By Bruce R. Williams, DO, FACOFP
It was so heartwarming to have the opportunity to share the fellowship of my osteopathic family in Dallas. This period of separation and isolation has taken its toll, and the doctor couldn’t have written a better prescription than for us to be together. As I accepted the gavel from Dr. Bixler, I also accepted a great responsibility, but I have the experiences of Drs. Bixler, DeLuca, Koehler and others to draw upon, as well as the wisdom of an exceptional Board of Governors. And, with the support of our wonderful ACOFP staff, I am excited about the coming year.
Becoming a family physician was always my dream; my parents say it began when I was around four years old. It was then that I developed tonsillitis, and I watched and waited weekly for my physician to make his house call. While I did not like the shot of penicillin that accompanied his visits, I was impressed by the attention and care he gave. I could tell he enjoyed what he did and felt what he was doing was important, and I also liked the maroon Buick Riviera that he drove. My tonsils were eventually removed and, the following year, I got off the school bus with a high fever. I was apparently very sick because the bus driver delivered me to my house, and my mom immediately took me to my doctor, with whom I was developing a relationship. Because of this relationship, my mom would take me to W.T. Grant’s department store and buy me the black doctor’s kit with the candy pills, and I would pretend to be the neighborhood doctor.
When it came time to apply to medical school, I went back to my doctor (Dr. Simpson, an MD) and asked him where I should apply. After a discussion of Penn State University, Thomas Jefferson University, George Washington University and others, he asked me what kind of doctor I wanted to be. I quickly replied that I wanted to be a family doctor. The discussion then turned to osteopathic medicine, so I investigated further, eventually applying only to osteopathic medical schools. I was accepted to Kansas City University College of Osteopathic Medicine (then, the University of Health Sciences). Through my medical education, I never wavered from my desire to be an osteopathic family physician, and I have been very blessed to practice osteopathic family medicine for more than 31 years.
Throughout my years in practice, I learned a great deal from my patients—the people who entrusted me with their care, believed in my knowledge and ability as a physician and respected me as a person. The first lesson I learned is that I was their doctor, and they wanted me to take care of them. They didn’t want to see every “-ologist;” they wanted me to address their problem. When I had a patient in the hospital, they would wait for me to explain the results and tell them what the consultant said, and they wanted to discuss their treatment decision with me. I felt the responsibility to develop my skills so I could take care of as much as I could without sending them to a specialist—unless, of course, that is what they wanted. I also felt disappointed that I didn’t do more, like deliver babies or set bones, but I did as much as I could.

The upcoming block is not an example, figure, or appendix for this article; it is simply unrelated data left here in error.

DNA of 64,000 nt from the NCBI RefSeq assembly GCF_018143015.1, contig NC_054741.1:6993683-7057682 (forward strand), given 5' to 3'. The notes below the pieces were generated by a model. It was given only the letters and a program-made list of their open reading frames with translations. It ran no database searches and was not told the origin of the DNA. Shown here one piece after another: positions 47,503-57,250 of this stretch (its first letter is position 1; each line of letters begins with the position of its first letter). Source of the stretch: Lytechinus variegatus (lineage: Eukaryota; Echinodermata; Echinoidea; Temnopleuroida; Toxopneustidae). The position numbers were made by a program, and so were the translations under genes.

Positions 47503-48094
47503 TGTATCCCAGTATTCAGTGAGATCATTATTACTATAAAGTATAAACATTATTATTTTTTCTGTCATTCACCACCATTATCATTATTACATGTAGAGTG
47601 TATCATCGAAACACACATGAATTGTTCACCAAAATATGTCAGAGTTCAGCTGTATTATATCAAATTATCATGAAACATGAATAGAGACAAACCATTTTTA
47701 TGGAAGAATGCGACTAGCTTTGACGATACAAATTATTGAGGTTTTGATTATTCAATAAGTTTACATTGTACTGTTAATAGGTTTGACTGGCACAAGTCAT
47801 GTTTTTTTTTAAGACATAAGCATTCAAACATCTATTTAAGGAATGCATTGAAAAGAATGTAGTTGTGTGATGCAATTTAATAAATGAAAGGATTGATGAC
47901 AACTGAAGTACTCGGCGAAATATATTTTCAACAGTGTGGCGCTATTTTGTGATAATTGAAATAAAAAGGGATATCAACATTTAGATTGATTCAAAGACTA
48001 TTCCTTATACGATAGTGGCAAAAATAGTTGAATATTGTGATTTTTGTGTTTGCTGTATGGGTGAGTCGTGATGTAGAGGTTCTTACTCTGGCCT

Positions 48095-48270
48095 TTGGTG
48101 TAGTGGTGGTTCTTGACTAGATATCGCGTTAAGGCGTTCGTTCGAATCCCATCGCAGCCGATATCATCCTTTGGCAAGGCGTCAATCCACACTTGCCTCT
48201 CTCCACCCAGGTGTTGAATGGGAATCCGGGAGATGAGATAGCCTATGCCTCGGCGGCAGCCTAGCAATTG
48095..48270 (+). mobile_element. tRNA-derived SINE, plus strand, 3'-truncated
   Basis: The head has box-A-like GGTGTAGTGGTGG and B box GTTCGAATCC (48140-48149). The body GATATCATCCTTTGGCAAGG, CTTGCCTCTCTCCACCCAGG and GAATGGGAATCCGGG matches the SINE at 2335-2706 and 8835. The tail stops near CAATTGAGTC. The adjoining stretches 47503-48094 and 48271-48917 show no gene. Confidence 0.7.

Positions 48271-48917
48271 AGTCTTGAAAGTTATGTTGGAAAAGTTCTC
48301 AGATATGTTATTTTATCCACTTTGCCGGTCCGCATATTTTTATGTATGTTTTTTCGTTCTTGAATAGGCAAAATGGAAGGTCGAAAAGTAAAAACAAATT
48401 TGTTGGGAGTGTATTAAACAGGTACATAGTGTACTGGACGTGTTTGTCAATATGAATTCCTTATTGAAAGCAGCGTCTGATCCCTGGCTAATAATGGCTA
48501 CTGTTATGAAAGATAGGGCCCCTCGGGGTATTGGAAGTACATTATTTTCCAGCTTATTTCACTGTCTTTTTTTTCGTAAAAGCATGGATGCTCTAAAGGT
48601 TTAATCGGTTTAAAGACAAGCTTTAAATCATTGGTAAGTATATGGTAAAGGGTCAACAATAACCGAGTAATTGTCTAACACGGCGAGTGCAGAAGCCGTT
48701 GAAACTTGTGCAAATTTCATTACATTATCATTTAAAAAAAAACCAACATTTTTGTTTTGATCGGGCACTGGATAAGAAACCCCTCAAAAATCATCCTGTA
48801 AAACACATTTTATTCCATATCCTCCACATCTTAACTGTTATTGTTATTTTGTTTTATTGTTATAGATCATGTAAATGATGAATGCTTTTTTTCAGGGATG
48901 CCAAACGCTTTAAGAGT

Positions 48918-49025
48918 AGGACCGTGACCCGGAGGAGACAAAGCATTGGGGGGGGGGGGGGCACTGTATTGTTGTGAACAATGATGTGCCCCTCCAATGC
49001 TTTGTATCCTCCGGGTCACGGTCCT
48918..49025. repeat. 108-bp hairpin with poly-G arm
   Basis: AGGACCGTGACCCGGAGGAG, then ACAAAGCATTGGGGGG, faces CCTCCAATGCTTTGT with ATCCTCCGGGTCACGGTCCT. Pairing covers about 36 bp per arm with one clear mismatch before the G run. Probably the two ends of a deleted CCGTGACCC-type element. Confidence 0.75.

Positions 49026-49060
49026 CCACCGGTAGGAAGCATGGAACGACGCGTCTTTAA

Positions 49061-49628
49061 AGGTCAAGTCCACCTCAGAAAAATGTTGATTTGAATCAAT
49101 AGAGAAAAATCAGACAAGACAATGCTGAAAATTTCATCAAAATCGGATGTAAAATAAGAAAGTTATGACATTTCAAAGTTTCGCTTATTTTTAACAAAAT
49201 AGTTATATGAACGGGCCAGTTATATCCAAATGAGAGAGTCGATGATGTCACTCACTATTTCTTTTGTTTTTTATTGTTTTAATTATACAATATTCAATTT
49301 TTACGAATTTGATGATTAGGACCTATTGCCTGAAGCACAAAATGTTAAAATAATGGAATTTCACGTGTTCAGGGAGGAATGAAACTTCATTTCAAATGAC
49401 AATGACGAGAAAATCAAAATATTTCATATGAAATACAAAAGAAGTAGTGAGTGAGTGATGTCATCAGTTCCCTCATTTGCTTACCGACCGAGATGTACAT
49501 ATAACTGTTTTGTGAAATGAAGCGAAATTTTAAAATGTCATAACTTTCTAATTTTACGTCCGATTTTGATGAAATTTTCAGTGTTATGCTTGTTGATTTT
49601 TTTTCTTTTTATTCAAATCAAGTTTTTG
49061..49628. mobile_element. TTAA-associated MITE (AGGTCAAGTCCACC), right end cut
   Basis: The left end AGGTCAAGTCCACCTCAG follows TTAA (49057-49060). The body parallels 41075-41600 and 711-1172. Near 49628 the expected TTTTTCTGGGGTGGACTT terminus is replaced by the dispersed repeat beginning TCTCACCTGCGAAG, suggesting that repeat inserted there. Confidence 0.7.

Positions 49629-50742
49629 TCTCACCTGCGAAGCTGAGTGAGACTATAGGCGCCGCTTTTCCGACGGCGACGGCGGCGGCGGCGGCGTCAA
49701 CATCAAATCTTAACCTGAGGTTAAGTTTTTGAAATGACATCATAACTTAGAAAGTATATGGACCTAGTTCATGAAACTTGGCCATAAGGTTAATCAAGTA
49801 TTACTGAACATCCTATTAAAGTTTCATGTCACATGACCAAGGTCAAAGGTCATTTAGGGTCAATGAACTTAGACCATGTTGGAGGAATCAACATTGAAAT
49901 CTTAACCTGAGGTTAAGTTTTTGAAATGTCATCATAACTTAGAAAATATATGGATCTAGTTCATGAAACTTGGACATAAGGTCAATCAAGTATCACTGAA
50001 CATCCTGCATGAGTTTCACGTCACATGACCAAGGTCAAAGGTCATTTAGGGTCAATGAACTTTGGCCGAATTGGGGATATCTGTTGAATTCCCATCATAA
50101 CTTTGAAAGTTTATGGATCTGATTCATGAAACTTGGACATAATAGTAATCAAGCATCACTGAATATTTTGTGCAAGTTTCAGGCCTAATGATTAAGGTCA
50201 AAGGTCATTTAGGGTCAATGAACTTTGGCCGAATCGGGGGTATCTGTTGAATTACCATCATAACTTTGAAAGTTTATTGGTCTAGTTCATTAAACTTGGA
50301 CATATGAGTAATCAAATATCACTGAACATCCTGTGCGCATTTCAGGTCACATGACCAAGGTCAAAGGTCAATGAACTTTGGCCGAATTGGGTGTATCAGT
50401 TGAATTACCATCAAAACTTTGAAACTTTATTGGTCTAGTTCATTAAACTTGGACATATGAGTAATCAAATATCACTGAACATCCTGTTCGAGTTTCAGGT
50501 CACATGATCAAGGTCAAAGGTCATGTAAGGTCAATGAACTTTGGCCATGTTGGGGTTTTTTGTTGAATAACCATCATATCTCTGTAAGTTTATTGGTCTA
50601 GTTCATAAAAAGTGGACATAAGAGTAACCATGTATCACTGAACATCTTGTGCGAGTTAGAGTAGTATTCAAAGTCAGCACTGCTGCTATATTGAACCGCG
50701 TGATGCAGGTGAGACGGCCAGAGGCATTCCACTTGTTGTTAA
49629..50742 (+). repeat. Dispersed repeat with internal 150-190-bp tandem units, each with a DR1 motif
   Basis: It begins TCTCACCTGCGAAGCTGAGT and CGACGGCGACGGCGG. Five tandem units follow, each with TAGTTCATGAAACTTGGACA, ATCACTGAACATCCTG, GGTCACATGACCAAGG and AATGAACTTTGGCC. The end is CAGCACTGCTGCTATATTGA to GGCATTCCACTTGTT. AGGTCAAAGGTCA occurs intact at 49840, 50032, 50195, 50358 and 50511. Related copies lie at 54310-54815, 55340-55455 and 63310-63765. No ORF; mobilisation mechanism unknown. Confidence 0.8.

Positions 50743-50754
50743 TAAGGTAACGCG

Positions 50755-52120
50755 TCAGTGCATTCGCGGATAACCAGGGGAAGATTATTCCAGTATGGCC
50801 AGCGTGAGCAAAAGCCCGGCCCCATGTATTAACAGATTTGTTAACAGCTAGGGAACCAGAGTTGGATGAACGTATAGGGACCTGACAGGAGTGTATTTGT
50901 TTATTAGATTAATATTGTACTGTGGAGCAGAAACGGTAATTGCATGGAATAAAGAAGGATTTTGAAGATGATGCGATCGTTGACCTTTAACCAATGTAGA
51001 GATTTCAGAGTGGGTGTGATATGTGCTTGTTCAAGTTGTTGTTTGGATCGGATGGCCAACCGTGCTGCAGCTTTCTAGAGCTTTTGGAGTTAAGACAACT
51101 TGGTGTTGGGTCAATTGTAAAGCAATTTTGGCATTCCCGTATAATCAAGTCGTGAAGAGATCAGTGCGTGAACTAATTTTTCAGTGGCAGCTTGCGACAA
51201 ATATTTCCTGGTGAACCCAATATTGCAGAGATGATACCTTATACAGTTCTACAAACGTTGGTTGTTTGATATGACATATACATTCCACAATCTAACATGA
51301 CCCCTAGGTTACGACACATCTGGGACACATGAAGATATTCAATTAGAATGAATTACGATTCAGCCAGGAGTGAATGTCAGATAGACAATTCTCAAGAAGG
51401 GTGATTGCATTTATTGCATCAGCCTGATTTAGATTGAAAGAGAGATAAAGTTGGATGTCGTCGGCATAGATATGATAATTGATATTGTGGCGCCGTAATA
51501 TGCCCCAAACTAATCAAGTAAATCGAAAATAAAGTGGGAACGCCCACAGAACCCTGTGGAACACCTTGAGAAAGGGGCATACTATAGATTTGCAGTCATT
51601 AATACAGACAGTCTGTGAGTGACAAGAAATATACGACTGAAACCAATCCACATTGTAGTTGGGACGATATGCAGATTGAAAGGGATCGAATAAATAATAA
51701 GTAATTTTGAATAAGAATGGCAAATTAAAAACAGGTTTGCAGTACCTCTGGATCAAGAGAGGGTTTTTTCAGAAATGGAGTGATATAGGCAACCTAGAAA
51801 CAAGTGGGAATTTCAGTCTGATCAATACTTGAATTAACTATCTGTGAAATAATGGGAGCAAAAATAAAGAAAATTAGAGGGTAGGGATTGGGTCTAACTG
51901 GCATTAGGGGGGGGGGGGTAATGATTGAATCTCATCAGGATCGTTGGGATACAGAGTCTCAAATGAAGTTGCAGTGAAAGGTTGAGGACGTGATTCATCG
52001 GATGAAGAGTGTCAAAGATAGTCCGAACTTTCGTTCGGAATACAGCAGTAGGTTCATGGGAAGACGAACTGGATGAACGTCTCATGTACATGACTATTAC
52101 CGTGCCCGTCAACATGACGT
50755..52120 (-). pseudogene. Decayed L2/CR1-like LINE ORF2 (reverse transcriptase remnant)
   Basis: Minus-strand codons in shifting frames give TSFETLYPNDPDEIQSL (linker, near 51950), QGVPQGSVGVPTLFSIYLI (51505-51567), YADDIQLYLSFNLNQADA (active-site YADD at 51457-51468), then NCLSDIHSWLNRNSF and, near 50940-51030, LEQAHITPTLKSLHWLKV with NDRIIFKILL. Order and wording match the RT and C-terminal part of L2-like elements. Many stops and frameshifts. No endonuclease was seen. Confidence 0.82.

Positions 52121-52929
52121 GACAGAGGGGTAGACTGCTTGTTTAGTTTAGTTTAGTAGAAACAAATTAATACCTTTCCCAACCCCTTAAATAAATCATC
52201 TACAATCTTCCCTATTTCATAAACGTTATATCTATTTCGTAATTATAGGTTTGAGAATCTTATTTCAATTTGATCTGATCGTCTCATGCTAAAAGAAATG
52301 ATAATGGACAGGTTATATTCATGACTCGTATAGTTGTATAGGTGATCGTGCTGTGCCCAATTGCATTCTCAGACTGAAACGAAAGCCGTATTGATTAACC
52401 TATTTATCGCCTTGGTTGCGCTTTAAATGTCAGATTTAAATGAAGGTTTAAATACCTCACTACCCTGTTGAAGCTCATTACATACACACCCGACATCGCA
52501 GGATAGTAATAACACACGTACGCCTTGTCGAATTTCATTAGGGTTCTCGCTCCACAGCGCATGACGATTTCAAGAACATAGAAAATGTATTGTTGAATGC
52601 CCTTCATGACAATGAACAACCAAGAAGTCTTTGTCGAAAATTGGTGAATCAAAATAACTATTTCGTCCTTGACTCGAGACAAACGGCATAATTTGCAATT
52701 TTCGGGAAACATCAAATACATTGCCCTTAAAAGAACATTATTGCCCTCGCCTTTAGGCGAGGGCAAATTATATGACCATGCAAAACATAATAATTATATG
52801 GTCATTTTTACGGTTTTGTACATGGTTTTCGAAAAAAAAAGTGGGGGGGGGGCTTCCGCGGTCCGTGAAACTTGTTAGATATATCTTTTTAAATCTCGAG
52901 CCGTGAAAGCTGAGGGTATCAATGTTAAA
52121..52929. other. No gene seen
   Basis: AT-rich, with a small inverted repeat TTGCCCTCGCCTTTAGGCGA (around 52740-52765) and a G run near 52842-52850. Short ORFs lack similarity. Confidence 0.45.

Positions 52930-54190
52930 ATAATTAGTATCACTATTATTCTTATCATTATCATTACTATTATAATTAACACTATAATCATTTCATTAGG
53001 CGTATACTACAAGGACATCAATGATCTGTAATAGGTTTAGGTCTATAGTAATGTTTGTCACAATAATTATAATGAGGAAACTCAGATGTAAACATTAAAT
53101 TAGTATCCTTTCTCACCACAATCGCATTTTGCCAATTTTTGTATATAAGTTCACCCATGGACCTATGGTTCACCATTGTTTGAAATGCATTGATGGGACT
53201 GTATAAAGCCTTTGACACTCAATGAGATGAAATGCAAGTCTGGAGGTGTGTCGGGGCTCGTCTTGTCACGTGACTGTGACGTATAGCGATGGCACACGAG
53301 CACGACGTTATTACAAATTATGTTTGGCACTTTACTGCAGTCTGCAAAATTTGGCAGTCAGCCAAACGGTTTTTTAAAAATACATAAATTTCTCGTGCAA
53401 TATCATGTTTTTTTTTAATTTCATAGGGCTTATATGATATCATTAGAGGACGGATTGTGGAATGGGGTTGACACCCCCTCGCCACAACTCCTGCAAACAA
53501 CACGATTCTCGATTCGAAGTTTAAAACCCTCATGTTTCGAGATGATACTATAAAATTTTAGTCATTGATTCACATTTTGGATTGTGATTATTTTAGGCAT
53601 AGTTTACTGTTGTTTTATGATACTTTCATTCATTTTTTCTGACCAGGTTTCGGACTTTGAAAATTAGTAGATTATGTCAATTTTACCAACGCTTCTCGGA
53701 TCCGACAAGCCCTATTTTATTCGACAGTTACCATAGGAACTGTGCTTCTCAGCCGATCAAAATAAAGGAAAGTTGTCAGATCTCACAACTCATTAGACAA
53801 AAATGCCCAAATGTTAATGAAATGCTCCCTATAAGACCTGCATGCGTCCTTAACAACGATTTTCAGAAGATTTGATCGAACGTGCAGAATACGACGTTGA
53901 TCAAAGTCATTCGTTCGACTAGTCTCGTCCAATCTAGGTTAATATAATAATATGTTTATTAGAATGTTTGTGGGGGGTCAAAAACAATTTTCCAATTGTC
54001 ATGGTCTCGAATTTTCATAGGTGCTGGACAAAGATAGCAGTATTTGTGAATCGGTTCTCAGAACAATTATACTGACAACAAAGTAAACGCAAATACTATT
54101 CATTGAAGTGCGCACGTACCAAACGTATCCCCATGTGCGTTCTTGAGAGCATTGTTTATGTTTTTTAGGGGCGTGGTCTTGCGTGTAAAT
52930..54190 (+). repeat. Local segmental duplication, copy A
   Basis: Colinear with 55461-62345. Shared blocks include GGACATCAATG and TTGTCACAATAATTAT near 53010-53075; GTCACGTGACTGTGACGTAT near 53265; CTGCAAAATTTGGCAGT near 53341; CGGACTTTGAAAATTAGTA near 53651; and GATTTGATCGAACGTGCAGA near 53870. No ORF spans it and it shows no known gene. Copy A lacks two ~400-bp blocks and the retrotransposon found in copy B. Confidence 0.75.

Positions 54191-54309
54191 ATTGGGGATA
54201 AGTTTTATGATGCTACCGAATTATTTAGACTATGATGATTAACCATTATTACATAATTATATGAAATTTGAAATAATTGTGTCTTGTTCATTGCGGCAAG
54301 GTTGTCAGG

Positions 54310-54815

The other lesson was what a gift osteopathic manipulative treatment (OMT) is. I built my practice doing OMT, and patients sought me out because of it. I realized that this was something I could provide my patients so that when they left my office, they felt better than when they walked in—and there was almost nothing else that would accomplish the same thing. I found that when I combined osteopathic manipulation with other standard treatment, my patients got better faster. They requested OMT, even if that wasn’t why they were there, because it made them feel better. Moreso, this was a treatment that connected them with me. I had to earn their trust and help them to develop a sense of comfort with me for the treatment to be effective. That hands-on treatment was far more effective for the overall care of the patient than just the technique itself—it helped to establish and solidify the doctor-patient relationship that is so important.
We need to encourage our students and residents to develop their osteopathic manipulative skills and to use them. We need to educate them on documentation and billing, so they realize the benefit to their practice as much as they realize the benefit to their patients. Our osteopathic family medicine colleagues can seize this opportunity as well. With the 2022 Intensive Osteopathic Update coming up in August, there will be opportunities to refine your skills and learn new techniques that you can use in your practices every day, and with the ACOFP OMTotal library, instructional videos are continuously at your disposal. We were given this gift, and we should be using it. Our patients deserve it.
So, as we emerge from isolation, it is time for our patients to get back to receiving the continuity of care they need—the screenings, the immunizations, the exams and the individual attention that has been missing. Our patients need their physician who will DO it all. It is time for osteopathic family medicine to rise to the top and get the recognition and respect we deserve.
This is a significant part of our ACOFP strategic plan. We will continue advocating for our patients and our practices and promoting osteopathic family medicine to achieve the quadruple aim of better care, lower costs, and improved patient and physician satisfaction. We will also continue the work we have started with incorporating diversity, equity and inclusion into our structure; developing our governance to align with the needs and expectations of our members; updating our management platform and website to serve our members more efficiently; and advocating for our members and patients with a strong and deliberate voice.
It is my honor to serve as your ACOFP president this year, and I am eager to work with you for the benefit of our patients.